Scientific papers tend to contain lots of abbreviations—acronyms, initialisms,* gene symbols and protein designations, element and isotope symbols, chemical formulas, and so on—and authors sometimes have difficulty choosing the correct indefinite article (“a” or “an”) to use with abbreviations. Continue reading “A” or “An” with abbreviations? It depends.
Is improving your scientific writing among your goals for the new year? If so, you might start by revisiting the five most-read posts on The Scientist’s English for 2012:
I look forward to providing more tips in 2013. In the meantime, I’d like to direct you to a wonderful series of articles on scientific writing, published in 2010 in the journal Clinical Chemistry: “The Clinical Chemistry Guide to Scientific Writing.” The great thing for ESL authors is that these articles—which cover all the components of a typical scientific paper, including figures and tables—have been translated into Chinese, Spanish, and Portuguese. For additional online information about scientific writing, visit the links in the sidebar on the right, under “Scientific Writing Advice.”
Compound adjectives constructed from a noun plus the past participle of a verb are used frequently in English. Consider, for example, the sentence
The skiers raced down the snow-covered slopes.
Here, “snow-covered” is a compound adjective constructed from the noun “snow” and the past participle of the verb “to cover.” The compound describes the slopes; the slopes were covered. Covered with what? Covered with snow.
The bishop placed the jewel-encrusted crown on the queen’s head.
“Jewel-encrusted” is a compound adjective modifying “crown”; the crown was encrusted with jewels.
Now let’s look a couple of analogous sentence from the scientific literature.
The surface-adsorbed nitrogen was quantified by means of a transient-response experiment.
Here, “surface-adsorbed” is a compound adjective constructed from the noun “surface” and the past participle of the verb “to adsorb.” The compound modifies “nitrogen; the nitrogen was adsorbed. Where was it adsorbed? On the surface. Continue reading Compound adjectives formed with “adsorbed” and “immobilized”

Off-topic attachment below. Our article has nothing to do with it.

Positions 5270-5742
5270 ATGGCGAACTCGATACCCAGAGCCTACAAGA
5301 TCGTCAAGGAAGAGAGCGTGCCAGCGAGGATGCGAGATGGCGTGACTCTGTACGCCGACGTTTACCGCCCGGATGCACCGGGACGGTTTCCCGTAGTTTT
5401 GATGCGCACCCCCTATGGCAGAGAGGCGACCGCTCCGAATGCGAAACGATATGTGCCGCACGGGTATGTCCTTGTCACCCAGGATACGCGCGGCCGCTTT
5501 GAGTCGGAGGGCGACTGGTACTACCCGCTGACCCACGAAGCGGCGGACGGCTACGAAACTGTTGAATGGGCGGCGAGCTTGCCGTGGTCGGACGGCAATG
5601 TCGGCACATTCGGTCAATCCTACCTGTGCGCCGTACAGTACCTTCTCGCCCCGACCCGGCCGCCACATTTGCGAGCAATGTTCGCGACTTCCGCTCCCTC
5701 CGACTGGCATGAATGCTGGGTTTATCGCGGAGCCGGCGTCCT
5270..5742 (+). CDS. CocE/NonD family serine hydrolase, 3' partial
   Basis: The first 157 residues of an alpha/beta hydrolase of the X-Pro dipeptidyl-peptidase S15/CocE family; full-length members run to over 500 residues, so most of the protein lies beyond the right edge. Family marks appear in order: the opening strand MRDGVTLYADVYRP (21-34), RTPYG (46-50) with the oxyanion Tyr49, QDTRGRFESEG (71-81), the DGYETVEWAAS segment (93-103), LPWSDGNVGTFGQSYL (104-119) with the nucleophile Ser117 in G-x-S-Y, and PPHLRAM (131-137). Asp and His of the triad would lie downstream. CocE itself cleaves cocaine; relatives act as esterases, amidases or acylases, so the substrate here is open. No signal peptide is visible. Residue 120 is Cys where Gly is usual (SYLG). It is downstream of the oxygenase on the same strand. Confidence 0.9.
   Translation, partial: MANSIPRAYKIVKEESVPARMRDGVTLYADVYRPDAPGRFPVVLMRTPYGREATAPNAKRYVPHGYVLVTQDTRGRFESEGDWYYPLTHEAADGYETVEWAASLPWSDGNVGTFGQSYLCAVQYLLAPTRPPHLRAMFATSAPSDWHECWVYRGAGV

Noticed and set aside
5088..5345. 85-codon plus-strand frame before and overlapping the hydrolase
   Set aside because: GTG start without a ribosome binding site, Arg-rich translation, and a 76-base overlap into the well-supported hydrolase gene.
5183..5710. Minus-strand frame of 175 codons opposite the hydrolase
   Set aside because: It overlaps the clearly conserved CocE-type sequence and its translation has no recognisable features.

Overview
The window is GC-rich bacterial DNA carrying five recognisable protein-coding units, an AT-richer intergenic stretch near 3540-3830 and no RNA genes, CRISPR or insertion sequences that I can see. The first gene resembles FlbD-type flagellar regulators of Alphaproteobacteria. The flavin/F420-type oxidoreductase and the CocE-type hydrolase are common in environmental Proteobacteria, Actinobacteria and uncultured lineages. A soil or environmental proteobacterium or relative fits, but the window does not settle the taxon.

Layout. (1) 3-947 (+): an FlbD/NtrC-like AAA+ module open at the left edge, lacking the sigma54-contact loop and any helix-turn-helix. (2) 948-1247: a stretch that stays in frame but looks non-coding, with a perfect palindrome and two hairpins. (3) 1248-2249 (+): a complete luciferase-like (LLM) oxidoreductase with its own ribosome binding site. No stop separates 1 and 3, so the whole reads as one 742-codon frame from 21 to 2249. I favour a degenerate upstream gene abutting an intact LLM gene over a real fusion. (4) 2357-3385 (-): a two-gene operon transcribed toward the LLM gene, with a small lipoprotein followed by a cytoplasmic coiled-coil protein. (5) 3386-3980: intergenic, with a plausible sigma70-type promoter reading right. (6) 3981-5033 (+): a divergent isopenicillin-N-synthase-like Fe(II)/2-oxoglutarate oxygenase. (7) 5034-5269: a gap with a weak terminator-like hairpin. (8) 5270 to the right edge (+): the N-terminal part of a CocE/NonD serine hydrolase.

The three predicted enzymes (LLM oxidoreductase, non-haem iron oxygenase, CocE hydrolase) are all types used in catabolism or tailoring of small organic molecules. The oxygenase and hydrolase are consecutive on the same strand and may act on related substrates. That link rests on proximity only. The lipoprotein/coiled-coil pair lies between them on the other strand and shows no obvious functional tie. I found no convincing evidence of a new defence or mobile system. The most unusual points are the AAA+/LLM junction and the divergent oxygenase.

Pick up any usage book and you’ll be sure find a discussion of dangling participles. Participles are formed from verbs but act as adjectives, and as such, they require an appropriate noun to modify. When they fail to meet this requirement, they are said to dangle. Here, I’m going to focus on a specific participle that often dangles in scientific writing: the past participle “followed.” Let’s look at some sentences.
Metal precursors were introduced into separate polymer blocks, followed by removal of the templates by pyrolysis.
What noun does “followed” modify—that is, what was followed by removal of the templates? Neither the nearest noun, “blocks,” nor the noun at the beginning of the sentence, “precursors,” will work. The author intended “followed” to modify a noun that doesn’t actually appear in the sentence, “introduction”: Continue reading Dangling “followed”
The placement of adverbs—which modify verbs, adjectives, or other adverbs—can substantially change the meaning of a sentence. You’ve probably run across example sentences illustrating the importance of correctly placing the adverb “only”:
Only I drive red cars; no one else drives them.
I only drive red cars; I do not park them.
I drive only red cars; I do not drive green cars.
I drive red-only cars; I do not drive multicolored cars.
I drive red cars only; I do not drive red motorcycles.
Perhaps because “only” is so often used as an example in grammar books, many writers place it correctly. However, in the course of my scientific editing, I routinely encounter other misplaced adverbs; the usual culprits are “predominantly,” “mainly,” and “mostly.” Let’s look at some examples: Continue reading Adverb placement: Predominantly, mainly, mostly